There is widespread agreement in the scientific and public health communities about the importance of vaccination, to bring the pandemic under control. Public actions consist mainly of wishful thinking and handwringing. Vaccination resistance is widespread throughout the nation, with few signs of abatement. Fortunately, we’re awash in data, and we still hope to find sensible patterns.
“On the back end of this Delta wave, you’re going to see prevalence be very low across the country. ….. I think we’re close to the end of this….We’re going to see a holiday spike, there’s no question about that.”
Dr. Scott Gottlieb 
Progress in attaining herd immunity has been painfully slow, with regional disparities and legal challenges, and blocks to mandates. Daily vaccination rates have bottomed out at about 0.2% of the population, suggesting that months will be required to approach immunity. Rather than eyeballing the trend plots, we developed a more rigorous method to extrapolate the vaccination trends.
We used data from May 1 to November 12 on full vaccination (PCFV) percentages from the 48 contiguous states. The key is to account for the decrease in incremental rates over time: the later it got, the slower it rose. We used the inverse of the elapsed time (ET) - thus, time’s up when 1/ET = 0. Linear regression of PCFV on (1/ET) predict asymptotic PCFV values when 1/ET = 0.
Plots of these relationships are linear with a high degree of precision over the entire ranges of values for individual states. For the average of the 48 states, the maximum PCFV is 72.5%, with a confidence range = 71 to 74%. For New Hampshire, these estimates were 86.2%, range 78-94%. West Virginia was the worst state, with estimates of 47.5%, range 46.5-48.5%. These are extraordinarily tight confidence ranges. The graph uses 1000 days as an approach to the asymptote.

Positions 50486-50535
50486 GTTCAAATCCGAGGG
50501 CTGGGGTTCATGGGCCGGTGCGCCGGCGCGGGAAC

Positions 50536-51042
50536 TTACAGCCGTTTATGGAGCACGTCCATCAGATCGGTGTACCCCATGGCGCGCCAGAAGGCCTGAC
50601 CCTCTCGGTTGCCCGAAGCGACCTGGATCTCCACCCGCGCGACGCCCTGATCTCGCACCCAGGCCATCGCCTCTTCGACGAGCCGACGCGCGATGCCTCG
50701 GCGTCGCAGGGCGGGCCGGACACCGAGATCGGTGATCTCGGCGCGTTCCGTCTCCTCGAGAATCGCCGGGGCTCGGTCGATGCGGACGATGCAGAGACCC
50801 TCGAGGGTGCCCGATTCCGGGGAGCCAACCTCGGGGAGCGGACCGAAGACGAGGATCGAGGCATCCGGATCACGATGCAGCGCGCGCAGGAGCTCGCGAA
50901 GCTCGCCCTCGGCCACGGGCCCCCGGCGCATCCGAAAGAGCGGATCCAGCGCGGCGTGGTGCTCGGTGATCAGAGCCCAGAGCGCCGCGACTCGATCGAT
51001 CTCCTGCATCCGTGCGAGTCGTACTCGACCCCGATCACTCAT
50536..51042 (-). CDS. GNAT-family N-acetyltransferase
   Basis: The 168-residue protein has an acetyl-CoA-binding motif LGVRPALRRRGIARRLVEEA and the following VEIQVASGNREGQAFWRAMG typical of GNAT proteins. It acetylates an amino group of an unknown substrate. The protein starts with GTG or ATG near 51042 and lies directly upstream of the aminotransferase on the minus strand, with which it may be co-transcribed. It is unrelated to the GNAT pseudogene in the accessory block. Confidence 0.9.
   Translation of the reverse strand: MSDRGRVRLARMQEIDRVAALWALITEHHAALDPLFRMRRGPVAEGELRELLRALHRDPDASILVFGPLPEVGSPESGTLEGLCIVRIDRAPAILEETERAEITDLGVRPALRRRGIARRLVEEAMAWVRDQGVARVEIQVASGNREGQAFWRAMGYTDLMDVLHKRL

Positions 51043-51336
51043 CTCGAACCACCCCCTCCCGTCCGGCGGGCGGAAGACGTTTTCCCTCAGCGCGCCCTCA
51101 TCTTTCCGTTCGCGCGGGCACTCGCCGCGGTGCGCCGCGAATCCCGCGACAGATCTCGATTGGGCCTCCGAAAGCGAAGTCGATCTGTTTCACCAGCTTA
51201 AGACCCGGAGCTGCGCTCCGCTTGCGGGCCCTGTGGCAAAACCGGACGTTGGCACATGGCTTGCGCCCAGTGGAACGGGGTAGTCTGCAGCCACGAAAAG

We displayed the values of these maximum (asymptotic) PCFV estimates, for the 48 states, by ranking them in order. The range is continuous, with no apparent dominant values.
The mathematical treatment is our way of formalizing what has been shown at individual and group levels: a sizeable subpopulation is fundamentally opposed to medical intervention, come what may. These hard-core beliefs are unlikely to change in the foreseeable future. The area above the data line depicts the magnitude of this problem.
Estimates of Public Health Impacts.
We view a failure to ever achieve 100% complete vaccination as the “cost” of a state’s policies and population predilections. Such costs can be expressed in public health (additional infections and deaths) or as economics (statistical value of life). Estimates of these effects require relationships between vaccination and public health. Previously, we found that each percentage point in full vaccination rate was associated with a 4% reduction in COVID-19 case rates.
Increasing the national average full vaccination rate from the current asymptotic value of 72.5% to 100% would reduce cases from about 94,000 to about 31,000 per day and deaths from 1300 to 440 per day. For comparison, CDC recently reported 7-day averages of about 81,000 cases and 1100 deaths. 
Expressing these public health benefits in monetary terms requires the value of a statistical life commonly used in cost-benefit studies, which is about $7 million based on lost wages and societal effects. According to our analyses, achieving 100% complete vaccination could save about $9 billion or $18 per capita daily. For a family of 4 over a year, this could buy a very nice vacation, hopefully with none of those pesky COVID-19 travel restrictions. Such savings would be much greater in the low-vaccination states.
The nation is not “there” yet, and some of us may be unlikely ever to make it.
 Quoted in an interview on CBS Face the Nation, November 7, 2021, and on CBS News, November 1, 2021.
 Our national estimates are based on averages across states, not population-weighted.